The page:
By Benoît Gomis / BMJ
The momentum for cannabis regulation is growing around the world. The US is debating federal legalisation. Eighteen states—around a third of the US population—have already legalised non-medical cannabis since 2012. Uruguay legalised recreational use of cannabis in 2013, Canada in 2018, and Mexico is considering following suit. In Europe, Switzerland and Luxembourg have announced formal moves to implement a legally regulated market. The Netherlands is finally establishing a legal supply for its long-tolerated “coffee shop” sales, and Malta is allowing people to grow their own plants while eyeing more formal legalisation.
The arguments for such moves are founded in evidence. Prohibition has proved costly and ineffective—failing to deter use or eradicate supply. By regulating cannabis, governments can regain control of the market, including by managing the quality, potency, and price of available products, and how and where they are licensed to be sold. Governments can take profits away from organized crime groups and generate significant tax revenue, while ending law enforcement practices that have disproportionately criminalised and incarcerated minorities and marginalised populations. But as the debate shifts from questions of whether we should regulate cannabis to how to do it responsibly, there are important lessons to be learnt from the successes and failures of regulating other drugs. Not all regulatory frameworks are equal, and the history of the tobacco industry is a testament to that.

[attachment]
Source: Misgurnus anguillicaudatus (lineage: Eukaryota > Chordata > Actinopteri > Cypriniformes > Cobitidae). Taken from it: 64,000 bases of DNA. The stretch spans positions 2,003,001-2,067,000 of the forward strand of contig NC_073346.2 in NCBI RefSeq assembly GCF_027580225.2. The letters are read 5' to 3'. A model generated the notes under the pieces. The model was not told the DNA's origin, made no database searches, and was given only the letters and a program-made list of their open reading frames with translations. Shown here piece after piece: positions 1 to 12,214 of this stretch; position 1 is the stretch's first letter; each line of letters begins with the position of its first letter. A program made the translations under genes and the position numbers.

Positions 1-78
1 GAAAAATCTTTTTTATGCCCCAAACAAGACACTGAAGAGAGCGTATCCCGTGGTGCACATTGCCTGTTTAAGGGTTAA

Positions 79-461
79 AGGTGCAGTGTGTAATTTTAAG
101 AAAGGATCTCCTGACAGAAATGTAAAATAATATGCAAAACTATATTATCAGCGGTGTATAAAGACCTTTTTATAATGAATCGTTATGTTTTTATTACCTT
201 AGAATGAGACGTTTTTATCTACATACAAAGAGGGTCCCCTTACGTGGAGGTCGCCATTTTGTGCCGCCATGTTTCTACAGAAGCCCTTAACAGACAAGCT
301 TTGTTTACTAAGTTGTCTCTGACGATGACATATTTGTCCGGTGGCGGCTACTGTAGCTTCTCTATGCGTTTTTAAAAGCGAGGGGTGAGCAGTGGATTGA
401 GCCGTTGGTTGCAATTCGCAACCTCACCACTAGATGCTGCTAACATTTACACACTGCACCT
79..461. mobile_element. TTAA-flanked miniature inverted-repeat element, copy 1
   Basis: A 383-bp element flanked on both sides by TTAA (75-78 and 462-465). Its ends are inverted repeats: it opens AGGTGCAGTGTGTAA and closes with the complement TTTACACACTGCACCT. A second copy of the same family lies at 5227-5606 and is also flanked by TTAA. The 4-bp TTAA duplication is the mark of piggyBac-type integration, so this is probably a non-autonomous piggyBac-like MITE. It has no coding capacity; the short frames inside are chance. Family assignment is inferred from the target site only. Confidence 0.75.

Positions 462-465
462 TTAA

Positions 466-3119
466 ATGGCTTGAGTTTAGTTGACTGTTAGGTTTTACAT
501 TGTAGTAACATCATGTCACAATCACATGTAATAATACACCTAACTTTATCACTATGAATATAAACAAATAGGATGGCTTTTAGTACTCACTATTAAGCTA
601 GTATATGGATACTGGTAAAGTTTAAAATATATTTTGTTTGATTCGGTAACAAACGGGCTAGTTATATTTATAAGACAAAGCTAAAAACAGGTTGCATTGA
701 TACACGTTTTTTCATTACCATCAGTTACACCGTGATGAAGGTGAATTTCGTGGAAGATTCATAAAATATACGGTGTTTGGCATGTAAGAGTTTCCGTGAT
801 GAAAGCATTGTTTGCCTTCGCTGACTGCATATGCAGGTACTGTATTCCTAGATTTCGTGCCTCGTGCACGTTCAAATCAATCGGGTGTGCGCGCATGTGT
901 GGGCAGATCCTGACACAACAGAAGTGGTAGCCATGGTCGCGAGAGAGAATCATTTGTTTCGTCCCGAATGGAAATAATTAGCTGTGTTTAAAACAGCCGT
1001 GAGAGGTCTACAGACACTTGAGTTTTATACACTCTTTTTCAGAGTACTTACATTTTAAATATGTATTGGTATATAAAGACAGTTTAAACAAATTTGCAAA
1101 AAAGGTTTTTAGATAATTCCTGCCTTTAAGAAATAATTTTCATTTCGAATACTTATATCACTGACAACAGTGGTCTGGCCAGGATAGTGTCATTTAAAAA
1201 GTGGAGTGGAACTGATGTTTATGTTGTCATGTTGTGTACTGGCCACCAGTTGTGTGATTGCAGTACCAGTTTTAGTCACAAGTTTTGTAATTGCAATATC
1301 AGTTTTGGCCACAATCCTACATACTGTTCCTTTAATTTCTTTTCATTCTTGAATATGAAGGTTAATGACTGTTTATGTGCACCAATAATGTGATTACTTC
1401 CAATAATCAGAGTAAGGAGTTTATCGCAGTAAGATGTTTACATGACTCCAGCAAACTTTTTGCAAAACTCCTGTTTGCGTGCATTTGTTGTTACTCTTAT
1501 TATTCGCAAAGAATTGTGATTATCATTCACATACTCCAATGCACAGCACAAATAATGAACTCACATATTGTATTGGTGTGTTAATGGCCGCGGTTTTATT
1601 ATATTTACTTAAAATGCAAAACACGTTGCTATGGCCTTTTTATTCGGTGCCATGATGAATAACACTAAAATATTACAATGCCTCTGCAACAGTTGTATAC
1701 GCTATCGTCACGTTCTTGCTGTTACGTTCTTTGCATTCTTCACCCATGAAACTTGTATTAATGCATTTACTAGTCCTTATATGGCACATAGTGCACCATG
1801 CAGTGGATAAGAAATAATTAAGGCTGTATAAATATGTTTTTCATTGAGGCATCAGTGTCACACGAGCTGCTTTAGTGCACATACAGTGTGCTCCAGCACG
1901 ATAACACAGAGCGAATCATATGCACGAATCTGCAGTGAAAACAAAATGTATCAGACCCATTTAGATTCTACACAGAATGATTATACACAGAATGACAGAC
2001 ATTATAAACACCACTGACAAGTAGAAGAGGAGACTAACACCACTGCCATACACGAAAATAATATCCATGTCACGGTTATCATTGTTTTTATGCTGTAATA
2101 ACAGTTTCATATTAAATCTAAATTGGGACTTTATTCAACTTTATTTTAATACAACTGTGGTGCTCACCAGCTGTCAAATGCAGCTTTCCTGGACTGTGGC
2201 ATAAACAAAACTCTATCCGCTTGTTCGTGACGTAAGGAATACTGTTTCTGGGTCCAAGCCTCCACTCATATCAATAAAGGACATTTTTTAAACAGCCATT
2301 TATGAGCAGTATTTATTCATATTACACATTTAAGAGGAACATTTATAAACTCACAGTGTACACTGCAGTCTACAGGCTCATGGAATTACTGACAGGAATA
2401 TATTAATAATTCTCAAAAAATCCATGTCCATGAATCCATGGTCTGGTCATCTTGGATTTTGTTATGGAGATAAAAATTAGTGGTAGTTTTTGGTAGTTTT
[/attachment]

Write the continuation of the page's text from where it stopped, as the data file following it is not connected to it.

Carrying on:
In a new report published by the International Drug Policy Consortium (IDPC), in collaboration with other NGOs, we explain how major transnational tobacco companies have been complicit in the illicit tobacco trade—playing an active role in smuggling their own cigarettes to enter protected markets, circumventing effective health regulations, and lobbying governments to decrease taxation or any form of regulation that impacts their bottom line. They have deployed their legal, lobbying, and PR machines to maximise profits, with little concern for the health and social costs of their actions. Many of these schemes were revealed in the late 1990s, thanks to a trove of internal tobacco industry documents released as part of various lawsuits.